Search This Blog

Wednesday, December 4, 2013

Blatnick Park and the Lisha Kill Preserve

The Hudson-Mohawk Bike Hike Trail provides a unique recreational opportunity for all to enjoy.  This paved trail, approximately 35 miles in length, is constructed on the original Erie Canal Towpath and former railroad grades, which were the original transportation routes for the area.  The section I visited today in Niskayuna is just a part of a much larger trail system that runs nearly the entire length of the state.  The Erie Canalway Trail is a network of nearly 300 miles of multi-use trails that run from Little Falls in western NY all the way to Albany.
I visited the Jeff Blatnick Park in Niskayuna today which provides direct access to these trails as well as ballparks, a dog park and picnic areas.  After a short walk past the recreational areas, a large hill overlooking the Mohawk River comes up on your right.  This is the dog park area, with plenty of open fields for a dog to roam.
Cattails along the path up the hill.
Views from the open field of the Mohawk River.  Vischer Ferry lies on the opposite shores here.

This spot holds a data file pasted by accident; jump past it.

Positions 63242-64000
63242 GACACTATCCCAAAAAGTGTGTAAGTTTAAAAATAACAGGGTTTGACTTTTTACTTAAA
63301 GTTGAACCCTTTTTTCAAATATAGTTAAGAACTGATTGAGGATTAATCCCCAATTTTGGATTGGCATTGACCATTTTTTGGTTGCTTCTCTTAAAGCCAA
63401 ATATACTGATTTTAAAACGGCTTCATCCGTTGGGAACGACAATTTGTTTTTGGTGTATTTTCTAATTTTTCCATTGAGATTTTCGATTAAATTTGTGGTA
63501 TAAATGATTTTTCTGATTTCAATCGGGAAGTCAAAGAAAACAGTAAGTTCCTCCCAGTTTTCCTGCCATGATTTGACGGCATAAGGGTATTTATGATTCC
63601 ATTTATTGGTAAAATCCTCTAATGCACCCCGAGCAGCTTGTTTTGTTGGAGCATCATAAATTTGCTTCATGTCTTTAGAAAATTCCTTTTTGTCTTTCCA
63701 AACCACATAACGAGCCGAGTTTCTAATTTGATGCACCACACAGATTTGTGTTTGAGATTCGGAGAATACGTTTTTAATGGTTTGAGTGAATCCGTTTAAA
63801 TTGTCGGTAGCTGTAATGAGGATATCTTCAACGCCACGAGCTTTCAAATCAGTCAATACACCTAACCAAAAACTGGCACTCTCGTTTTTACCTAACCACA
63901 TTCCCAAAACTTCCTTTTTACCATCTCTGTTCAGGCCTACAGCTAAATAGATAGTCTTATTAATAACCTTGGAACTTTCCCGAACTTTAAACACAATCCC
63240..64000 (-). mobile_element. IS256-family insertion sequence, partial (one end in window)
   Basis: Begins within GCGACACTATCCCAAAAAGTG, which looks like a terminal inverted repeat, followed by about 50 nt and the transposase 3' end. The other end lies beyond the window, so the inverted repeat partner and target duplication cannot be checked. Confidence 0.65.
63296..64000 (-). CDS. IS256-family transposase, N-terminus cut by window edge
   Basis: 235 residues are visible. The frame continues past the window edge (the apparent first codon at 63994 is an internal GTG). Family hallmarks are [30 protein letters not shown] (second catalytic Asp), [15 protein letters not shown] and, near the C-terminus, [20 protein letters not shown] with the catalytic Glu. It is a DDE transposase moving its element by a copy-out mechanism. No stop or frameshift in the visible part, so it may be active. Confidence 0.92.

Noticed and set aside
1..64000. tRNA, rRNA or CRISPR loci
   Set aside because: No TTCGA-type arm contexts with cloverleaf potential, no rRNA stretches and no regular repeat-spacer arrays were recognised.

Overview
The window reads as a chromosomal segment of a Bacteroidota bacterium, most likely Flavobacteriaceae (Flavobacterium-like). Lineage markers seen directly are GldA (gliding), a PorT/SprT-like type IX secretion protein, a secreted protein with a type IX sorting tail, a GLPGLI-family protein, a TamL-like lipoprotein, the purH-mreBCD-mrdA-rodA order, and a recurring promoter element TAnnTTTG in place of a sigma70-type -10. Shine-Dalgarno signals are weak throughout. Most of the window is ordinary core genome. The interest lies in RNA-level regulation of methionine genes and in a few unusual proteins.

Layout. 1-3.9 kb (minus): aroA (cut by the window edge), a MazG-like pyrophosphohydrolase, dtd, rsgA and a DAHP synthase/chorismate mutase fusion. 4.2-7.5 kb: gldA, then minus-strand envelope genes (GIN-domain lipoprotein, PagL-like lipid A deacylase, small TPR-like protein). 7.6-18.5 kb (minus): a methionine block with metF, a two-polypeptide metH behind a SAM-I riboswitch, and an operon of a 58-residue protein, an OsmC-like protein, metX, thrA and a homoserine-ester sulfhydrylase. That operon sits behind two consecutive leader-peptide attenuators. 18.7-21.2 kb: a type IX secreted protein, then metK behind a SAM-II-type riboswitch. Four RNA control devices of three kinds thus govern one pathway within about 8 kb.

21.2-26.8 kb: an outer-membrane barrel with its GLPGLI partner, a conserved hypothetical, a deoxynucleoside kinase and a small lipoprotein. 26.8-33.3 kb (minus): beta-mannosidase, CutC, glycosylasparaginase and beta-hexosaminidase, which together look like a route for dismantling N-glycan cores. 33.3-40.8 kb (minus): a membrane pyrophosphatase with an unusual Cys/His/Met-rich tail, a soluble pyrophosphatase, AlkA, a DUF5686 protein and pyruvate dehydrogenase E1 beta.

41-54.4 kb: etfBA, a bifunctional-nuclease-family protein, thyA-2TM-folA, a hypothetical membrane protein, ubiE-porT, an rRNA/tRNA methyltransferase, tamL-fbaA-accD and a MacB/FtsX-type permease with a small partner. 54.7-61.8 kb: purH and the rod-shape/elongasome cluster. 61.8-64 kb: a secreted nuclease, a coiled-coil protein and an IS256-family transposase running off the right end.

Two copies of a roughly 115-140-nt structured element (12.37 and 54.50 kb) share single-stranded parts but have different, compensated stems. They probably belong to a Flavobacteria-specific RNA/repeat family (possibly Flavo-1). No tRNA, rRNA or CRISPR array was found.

The trail heading down from the park to the river banks.
Looking back up the hill to open fields of the dog park.
A couple out for a morning walk on the trail.
After a short walk on the paved trail, several trails head into the woods on the right.  These trails are a part of the 107 acre Mohawk River State Park.  I decided to head up onto the steep Shaker Gorge trail.
There were some icy spots along the trail, so had to watch my footing carefully, especially near the steep gorges.
The stream running through Shaker Gorge.
It was a very nice woods walk and eventually looped back to the bike hike trail.  The trail, while running along the river, only offers mostly broken views through the trees.
As I headed back to the parking area, I passed Blatnick Park, with its multiple ball fields.  This is a much busier area during the warmer months, but on this cool December morning it was very quiet.
Once I got back to my car, I then headed down the road a couple of miles to the Lisha Kill Preserve, pleasantly tucked away to the woods off of Rosendale Road.  A 140 acre preserve, it is a rare example of old growth forest in a developed area.  Some of the trails climb steeply in and out of deep ravines, so you must watch your footing when hiking here.
After a short walk there is a stream crossing.  The Fly Kill, a small tributary of the Lisha Kill, cuts through the preserve here.
A fair amount of ice is forming already on the stream from the recent cold weather.
The trails loop through mixed woodland and through a deep hemlock forest.
The partially frozen Lisha Kill.
The Lisha Kill is approximately one mile in length and runs through mostly deep stream ravines on its way to the Mohawk River.
The Lisha Kill is a broad but shallow stream.
This section of the trail runs along the stream banks, allowing for a peaceful walk.

No comments:

Post a Comment